101 Interesting Facts about Black Adventism

(In progress)

Compiled by Benjamin J. Baker


The Millerite Period (1831-1844)

-As a slave in Maryland, Frederick Douglass witnessed the falling of the stars in 1833 and believing it to be a sign of Jesus' second coming, rejoiced to be going to heaven with his Savior.

-Frederick Douglass' daughter, Rosetta Douglass-Sprague, became a Seventh-day Adventist in 1883, and attended church in Washington, D.C.

-Before God gave visions to Ellen G. White or Hazen Foss, he gave them to a black man named William Foy.  Foy faithfully shared what God revealed to him.

-A teenaged Ellen Harmon (later White) went with her father to hear Foy lecture on his visions. In the meetings at one time she sat by Foy's wife, Ann.  Later Ellen and Foy spoke with each other.  Ellen White states that "it was remarkable [the] testimonies that he bore."

-Sojourner Truth was at one time a Millerite, lecturing at Millerite campmeetings and on the speaking circuit. Her most distinguished biographer, Nell Irvin Painter, posits that her Millerite years were when Truth discovered herself and her mission in life.


The Sabbatarian Adventist Period (1845-1863)

-The first black Adventist minister was probably a man named Eri L. Barr (1814-1864).

-In 1855 a black man from Ontario, Canada, heard Joseph Bates and Eri Barr preach and embraced the truth, promising to share it in Canada.

-Among the earliest black Adventists was the William and Eliza Hardy family of Gaines Township, Michigan, accepting the Adventist message in the late 1850s.

-William F. and Mary M. Minisee were a black couple (both were probably biracial) who accepted Seventh-day Adventism in the late 1850s in Kent County, Michigan.

-James and Ellen White counted the Hardys among their friends, Ellen White writing the following in her diary on January 25, 1859: "It looks like a storm....We rode fourteen miles to Brother Hardy's. Brother Cramer did not give us the right directions, and we went four miles out of our way. Did not arrive at Brother Hardy's until dinner time. It was snowing fast. We were heartily welcomed by the family. A good dinner was soon in readiness for us of which we thankfully partook. This is a colored family but although the house is poor and old, everything is arranged with neatness and exact order. The children are well behaved, intelligent, and interesting. May I yet have a better acquaintance with this dear family." (Manuscript Releases, Volume 3, 139)

-The Hardy Family were not just pioneers in Adventism: William was the first black elected politician in the state of Michigan when in 1872 he was elected supervisor of Gaines Township; William and Eliza's son Eugene was the first black in Michigan to graduate from high school.

-Adventist pioneers such as Ellen White, J.N. Andrews, J.N. Loughborough and Uriah Smith identified the United States as the lamblike beast of Revelation 13 primarily by its ill-treatment of blacks in the institution of chattel slavery.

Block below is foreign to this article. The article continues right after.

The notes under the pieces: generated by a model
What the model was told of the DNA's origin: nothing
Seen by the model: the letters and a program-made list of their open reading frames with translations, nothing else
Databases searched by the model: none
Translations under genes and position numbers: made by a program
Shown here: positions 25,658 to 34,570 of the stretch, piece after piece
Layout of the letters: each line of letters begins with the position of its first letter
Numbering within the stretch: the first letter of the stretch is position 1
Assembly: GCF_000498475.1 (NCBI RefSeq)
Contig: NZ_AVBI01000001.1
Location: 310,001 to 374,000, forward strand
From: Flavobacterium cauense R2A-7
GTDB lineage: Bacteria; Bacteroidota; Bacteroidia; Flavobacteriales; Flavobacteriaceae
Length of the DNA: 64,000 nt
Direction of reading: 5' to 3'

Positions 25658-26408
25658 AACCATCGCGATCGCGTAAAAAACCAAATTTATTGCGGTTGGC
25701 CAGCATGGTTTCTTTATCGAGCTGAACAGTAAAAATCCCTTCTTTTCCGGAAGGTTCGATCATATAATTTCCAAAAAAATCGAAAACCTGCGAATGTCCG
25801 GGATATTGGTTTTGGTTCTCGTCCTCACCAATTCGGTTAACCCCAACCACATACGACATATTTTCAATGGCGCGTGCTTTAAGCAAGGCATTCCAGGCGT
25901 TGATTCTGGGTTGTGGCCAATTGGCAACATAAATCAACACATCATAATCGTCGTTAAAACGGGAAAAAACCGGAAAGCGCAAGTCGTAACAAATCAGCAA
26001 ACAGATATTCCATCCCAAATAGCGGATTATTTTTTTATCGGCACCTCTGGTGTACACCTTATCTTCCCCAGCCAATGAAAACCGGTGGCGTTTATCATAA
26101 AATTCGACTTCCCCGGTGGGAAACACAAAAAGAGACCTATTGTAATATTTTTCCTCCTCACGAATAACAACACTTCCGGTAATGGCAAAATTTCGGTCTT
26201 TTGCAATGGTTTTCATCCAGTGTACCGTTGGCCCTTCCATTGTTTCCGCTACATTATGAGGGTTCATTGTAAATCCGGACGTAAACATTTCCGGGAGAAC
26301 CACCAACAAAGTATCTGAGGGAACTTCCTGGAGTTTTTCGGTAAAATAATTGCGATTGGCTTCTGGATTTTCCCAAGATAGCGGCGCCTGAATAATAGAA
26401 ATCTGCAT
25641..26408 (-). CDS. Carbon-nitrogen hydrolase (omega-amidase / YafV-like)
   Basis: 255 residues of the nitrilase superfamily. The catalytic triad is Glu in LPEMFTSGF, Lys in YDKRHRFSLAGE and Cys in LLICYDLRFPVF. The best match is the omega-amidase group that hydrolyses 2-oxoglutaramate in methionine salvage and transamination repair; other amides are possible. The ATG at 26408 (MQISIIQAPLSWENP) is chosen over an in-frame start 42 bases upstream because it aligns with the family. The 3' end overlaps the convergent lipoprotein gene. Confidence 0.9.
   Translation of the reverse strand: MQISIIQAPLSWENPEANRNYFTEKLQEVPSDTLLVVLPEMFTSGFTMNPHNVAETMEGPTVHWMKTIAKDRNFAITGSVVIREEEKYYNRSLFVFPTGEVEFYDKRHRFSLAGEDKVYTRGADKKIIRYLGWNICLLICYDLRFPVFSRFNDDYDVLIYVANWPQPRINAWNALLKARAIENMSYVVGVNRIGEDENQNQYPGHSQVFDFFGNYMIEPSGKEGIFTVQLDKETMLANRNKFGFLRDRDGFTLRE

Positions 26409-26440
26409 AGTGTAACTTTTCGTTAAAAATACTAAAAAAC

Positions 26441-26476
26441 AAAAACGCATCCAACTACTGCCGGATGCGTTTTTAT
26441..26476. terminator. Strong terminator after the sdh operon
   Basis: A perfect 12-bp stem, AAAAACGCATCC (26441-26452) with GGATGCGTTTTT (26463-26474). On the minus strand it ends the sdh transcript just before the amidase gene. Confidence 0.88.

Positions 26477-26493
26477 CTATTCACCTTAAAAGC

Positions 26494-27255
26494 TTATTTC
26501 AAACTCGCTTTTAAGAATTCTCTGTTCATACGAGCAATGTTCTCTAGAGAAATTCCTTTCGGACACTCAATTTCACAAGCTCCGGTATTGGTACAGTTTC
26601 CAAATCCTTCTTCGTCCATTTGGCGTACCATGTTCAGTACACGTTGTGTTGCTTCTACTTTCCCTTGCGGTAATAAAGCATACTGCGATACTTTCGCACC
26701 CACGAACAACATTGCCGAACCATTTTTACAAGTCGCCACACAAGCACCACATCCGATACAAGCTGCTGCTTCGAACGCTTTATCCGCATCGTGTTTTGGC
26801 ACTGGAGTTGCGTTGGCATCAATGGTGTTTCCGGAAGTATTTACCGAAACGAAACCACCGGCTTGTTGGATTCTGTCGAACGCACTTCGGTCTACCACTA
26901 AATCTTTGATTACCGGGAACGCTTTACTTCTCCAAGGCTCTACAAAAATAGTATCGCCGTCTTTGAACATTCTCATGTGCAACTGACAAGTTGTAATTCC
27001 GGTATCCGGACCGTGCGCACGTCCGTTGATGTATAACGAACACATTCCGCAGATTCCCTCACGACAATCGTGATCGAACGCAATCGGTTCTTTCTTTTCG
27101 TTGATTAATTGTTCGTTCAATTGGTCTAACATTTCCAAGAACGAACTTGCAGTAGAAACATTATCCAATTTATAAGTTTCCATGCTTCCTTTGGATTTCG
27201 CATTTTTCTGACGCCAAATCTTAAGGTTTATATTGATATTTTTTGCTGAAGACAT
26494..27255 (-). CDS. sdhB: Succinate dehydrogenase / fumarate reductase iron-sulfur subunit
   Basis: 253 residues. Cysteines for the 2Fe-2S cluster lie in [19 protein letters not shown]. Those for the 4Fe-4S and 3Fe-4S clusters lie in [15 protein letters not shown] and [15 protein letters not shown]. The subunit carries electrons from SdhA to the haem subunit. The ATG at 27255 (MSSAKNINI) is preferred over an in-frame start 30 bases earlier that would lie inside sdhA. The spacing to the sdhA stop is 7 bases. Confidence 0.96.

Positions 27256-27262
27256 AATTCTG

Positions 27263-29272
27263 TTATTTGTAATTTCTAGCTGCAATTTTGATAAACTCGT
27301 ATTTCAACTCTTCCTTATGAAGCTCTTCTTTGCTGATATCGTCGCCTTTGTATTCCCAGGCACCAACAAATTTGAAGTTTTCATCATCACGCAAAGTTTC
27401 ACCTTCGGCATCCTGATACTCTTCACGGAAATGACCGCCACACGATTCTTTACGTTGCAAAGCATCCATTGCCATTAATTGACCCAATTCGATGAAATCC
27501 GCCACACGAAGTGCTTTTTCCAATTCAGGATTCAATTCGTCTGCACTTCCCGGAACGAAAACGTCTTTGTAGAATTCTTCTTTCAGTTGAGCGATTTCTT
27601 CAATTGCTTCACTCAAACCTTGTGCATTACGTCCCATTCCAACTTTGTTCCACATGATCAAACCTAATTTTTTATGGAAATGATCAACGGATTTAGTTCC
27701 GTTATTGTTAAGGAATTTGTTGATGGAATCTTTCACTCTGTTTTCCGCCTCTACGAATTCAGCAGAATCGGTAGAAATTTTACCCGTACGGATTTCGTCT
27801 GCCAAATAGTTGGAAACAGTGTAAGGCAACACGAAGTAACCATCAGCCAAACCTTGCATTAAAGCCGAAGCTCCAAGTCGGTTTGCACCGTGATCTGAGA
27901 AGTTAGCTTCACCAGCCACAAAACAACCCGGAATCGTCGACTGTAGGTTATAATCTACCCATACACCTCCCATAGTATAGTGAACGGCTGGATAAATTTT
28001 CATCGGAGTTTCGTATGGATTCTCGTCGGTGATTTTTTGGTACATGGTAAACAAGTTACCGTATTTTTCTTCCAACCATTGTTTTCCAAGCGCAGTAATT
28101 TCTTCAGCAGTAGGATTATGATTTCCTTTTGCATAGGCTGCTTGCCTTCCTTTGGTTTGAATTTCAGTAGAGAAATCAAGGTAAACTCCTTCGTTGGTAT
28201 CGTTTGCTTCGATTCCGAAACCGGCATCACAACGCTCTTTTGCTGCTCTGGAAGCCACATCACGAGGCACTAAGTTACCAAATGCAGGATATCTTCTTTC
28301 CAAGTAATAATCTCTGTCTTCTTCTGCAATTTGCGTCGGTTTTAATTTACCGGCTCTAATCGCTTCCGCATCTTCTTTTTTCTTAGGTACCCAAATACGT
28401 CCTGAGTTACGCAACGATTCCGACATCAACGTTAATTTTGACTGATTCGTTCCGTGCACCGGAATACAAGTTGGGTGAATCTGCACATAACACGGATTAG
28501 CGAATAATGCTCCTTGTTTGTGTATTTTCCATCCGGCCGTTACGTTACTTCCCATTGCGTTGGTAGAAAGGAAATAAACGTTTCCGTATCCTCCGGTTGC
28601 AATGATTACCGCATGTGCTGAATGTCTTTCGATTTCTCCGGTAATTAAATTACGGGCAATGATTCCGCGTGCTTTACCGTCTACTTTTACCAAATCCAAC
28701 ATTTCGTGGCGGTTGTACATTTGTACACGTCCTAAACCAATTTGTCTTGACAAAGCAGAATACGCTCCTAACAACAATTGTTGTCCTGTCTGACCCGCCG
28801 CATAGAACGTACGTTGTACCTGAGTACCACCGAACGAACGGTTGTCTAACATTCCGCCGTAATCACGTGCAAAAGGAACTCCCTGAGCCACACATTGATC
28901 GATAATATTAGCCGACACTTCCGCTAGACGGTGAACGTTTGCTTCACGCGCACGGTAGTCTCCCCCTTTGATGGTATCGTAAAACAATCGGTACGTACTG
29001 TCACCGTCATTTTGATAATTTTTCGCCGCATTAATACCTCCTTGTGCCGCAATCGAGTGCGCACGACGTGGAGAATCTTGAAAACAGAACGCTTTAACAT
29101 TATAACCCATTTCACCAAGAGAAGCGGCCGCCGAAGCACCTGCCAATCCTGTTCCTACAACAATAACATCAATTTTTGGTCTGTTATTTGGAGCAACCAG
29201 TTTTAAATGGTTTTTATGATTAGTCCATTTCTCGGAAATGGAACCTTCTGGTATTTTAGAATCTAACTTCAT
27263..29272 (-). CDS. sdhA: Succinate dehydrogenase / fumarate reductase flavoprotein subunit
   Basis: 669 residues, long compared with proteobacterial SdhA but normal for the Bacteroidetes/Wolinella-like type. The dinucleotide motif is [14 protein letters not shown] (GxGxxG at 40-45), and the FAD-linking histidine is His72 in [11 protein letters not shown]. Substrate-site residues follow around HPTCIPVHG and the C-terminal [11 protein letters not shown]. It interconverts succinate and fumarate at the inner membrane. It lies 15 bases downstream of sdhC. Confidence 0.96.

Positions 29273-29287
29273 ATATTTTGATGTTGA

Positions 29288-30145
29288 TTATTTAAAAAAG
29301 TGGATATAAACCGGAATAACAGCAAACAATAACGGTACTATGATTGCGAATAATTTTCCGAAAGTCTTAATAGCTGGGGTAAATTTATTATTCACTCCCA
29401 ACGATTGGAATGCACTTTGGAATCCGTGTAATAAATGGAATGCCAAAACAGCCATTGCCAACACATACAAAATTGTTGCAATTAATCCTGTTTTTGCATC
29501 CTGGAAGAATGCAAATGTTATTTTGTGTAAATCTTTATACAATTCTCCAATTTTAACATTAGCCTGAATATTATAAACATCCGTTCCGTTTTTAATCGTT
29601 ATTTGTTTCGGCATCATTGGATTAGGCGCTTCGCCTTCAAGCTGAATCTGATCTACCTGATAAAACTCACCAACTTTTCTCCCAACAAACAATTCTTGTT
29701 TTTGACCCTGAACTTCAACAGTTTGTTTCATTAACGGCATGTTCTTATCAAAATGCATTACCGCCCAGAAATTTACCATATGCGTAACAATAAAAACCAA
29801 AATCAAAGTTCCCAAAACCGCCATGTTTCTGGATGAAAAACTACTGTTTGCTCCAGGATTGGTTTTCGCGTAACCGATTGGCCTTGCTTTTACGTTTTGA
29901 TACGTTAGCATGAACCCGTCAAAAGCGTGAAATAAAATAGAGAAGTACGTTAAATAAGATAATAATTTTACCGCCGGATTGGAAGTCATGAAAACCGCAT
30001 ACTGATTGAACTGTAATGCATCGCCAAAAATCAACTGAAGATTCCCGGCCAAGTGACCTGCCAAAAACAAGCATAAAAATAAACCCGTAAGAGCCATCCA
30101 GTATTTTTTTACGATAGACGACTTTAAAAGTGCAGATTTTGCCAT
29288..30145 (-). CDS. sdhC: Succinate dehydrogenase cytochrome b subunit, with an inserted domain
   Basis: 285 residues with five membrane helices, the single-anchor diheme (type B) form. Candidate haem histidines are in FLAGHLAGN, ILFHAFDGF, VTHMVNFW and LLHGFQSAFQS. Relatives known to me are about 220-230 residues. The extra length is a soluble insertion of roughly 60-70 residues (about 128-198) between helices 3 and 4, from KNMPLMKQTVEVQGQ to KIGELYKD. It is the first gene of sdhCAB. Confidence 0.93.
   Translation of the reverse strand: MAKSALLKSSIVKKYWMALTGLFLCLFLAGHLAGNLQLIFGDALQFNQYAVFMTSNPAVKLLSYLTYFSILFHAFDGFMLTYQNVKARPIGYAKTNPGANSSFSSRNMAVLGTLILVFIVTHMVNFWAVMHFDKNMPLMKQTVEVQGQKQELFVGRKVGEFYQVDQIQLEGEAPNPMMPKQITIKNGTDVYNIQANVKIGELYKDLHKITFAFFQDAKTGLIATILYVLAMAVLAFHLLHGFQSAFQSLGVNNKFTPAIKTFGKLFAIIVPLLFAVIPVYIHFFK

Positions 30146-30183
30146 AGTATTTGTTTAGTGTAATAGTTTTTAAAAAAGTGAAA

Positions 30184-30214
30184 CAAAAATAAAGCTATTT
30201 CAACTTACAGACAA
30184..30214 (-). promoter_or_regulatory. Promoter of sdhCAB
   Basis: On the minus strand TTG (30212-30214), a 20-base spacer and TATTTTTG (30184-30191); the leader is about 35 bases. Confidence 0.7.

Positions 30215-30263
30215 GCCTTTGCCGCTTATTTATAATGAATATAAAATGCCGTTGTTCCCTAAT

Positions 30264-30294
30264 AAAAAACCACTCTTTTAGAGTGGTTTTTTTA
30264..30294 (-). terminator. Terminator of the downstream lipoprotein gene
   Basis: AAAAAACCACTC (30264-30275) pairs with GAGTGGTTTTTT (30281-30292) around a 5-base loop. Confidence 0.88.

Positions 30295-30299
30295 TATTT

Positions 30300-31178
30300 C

-Early Adventist writers were outspoken in their condemnation of American slavery, and were decidedly pro-Union during the Civil War.

-Church cofounder James White once claimed that “those of our people who voted at all at the last Presidential election, to a man voted for Abraham Lincoln. We know of not one man among Seventh-day Adventists who has the least sympathy for secession." (“The Nation,” Advent Review, and Sabbath Herald, August 12, 1862, pg. 84)


The Early Seventh-day Adventist Period (1863-1893)

-One of the main reasons Sabbatarian Adventists officially incorporated into the Seventh-day Adventist Church was over issues stemming from the Civil War, a war Ellen White insisted was fought to free the black captives.

-At the close of the Civil War at the 3rd General Conference session on May 17, 1865, SDA leaders adopted the following resolution: “Resolved, That a field is now opened in the South for labor among the colored people and should be entered upon according to our ability.” (“Report of the Third Annual Session of the General Conference of S.D. Adventists,” The Advent Review, and Sabbath Herald, May 23, 1865, 197)

-Anna Knight, born in 1874, was the daughter and granddaughter of Newton Knight, leader of the Free State of Jones uprising during the Civil War.

-Early Adventism's most resepected scholar, J.N. Andrews, wrote about the preservation of the seventh-day Sabbath in Ethiopia during the Dark Ages in his seminal work "History of the Sabbath and First Day of the Week" (pgs. 229-248).

-Ellen White drew on Andrews' research and highlighted the Ethiopians courageous steadfastness to God's true Sabbath while Europe was in darkness.

-James Patterson was the first black missionary to serve overseas when he left California to colporteur in Jamaica in 1892.


Turn-of-the-Century Adventism (1894-1910)

-Mary Britton was one of the most prominent civil rights activists of her day.  Paul Laurence Dunbar was so impressed with her that he penned a poem in her honor titled "To Miss Mary Britton."

-When Anna Knight arrived at the port in Calcutta, India, as an official missionary of the SDA church in 1901, she became the second black SDA sent on overseas missionary work by the General Conference, the first black SDA woman overseas missionary, and the first black of any denomination to be a missionary in India. The next year she was the first Adventist missionary to enter today's Pakistan.

-In 1910 Adventist lawyer James Alexander Chiles became the first black to argue before the Supreme Court when he presented the case against the Chesapeake and Ohio Railroad for desegregation of railroad coaches after he was removed by force to the Colored coach in spite of his first class ticket from Washington D.C. to Lexington.